Why Isn't the NHTSA Launching a Campaign On Driving Under a Sleep Deprived State?
Each year, thousands of new drivers get their license in the U.S., many of whom, are young teens. With the help of driver’s education, they learn some of the most critical aspects of road safety that have been proven to save lives, including their own. Seat belt safety, for example, is not only mandatory by law, but widely accepted by most drivers and it’s clear why. Statistics show that since 1975, seat belts have been responsible for saving an estimated 255,000 lives (1). With 214 million drivers on the road in the U.S. as of 2014, wearing a seat belt while driving not only stands to greatly reduce the risk of fatality or injury to oneself in the event of an accident, but to all passengers and drivers involved (2).
Click It or Ticket
With the high rate of motor vehicle accidents each year, the National Highway Traffic Safety Administration (NHTSA) has turned much of their attention to seat belt safety. Launching “Click It or Ticket” in its earliest stages in 1993, and officially in 2003, the campaign served to warn drivers of the importance of wearing their seat belts through targeted advertising, most of which has been aimed at teens and young adults (3). Though the success of “Click It or Ticket” has been undeniable, with the NHTSA continuing to promote it to this day, they’ve yet to launch a campaign on the same scale outlining other important safety measures.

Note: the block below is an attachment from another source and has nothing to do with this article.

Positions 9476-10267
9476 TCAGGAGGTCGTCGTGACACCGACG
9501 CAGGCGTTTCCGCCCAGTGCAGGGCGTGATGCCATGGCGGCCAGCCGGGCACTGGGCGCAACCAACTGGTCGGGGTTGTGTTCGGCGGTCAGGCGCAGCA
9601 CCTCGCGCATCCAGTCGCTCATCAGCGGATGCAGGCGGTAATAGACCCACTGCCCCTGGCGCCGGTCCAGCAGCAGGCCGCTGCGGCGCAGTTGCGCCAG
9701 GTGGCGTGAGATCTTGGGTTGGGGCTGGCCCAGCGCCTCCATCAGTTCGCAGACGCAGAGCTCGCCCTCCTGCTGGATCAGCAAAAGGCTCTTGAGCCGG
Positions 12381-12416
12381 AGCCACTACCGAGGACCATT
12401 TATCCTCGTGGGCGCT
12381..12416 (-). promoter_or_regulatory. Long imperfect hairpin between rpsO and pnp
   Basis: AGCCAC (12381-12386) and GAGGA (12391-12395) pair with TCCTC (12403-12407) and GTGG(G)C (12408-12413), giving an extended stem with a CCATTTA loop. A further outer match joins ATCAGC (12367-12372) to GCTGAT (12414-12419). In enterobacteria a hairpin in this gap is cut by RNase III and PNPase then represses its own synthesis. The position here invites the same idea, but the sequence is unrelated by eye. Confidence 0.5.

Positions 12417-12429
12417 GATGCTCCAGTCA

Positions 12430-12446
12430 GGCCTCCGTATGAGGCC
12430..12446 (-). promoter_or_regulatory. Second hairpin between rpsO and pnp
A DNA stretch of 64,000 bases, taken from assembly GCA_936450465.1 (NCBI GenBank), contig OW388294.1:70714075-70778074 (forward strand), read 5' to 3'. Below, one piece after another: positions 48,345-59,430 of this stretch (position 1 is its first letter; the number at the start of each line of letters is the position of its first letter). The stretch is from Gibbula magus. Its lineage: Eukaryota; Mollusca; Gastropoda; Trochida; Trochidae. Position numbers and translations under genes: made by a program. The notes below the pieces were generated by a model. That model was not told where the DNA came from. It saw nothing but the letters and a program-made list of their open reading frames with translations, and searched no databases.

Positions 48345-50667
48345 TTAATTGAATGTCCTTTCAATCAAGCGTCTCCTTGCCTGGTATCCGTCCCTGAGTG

The Numbers Don’t Lie
While seat belt safety accounts for a large number of lives lost and saved, other issues, such as driving while sleep deprived, bring with them concerning statistics, too. The NHTSA themselves, in fact, have reported that drowsy driving is a factor in over 100,000 crashes each year in the U.S. alone. As a result of those 100,000 crashes, 1,550 deaths and a staggering 71,000 injuries occur. Unfortunately, because it’s so difficult to determine when fatigue comes into play, those numbers may actually underestimate the true impact of sleep deprivation on driving.
Though sleep deprivation and fatigue raise some serious questions regarding road safety, you’d be hard pressed to find the same level of information through the NHTSA’s website as that pertaining to seat beat usage. Though it stands to reason that more attention should be brought to light about sleep deprivation while driving, it remains in the shadows as other issues deemed more important get the lion’s share of media coverage and focus.
Unregulated and Undocumented
If you’re asking yourself why, there are likely a number of reasons. Apart from the obvious life-saving capabilities of using a seat belt, many drivers wear them simply because of their mandatory nature. In the name of the campaign itself, “Click It or Ticket”, driver’s are not warned to wear their seat belt in order to save lives, but rather to avoid getting issued a pricey ticket. Bloomberg reports that, while seat belt usage has increased since the campaign’s launch in 2003, states also stand to make quite a profit from it. Nebraska, for example, in a two-week period, typically around Memorial Day, in which law enforcement blitz the campaign, generates an estimated $750,000 versus the $400,000 they would make in a normal two weeks (5). It’s obvious then, that there is an incentive for law makers to choose to enforce a campaign that would make money rather than one that would only cost money. Drowsy driving, while a very real danger, is unfortunately unregulated and issuing tickets to nap, as it were, isn’t possible at this time. Without this incentive, an issue such as this tends to be placed on the back burner.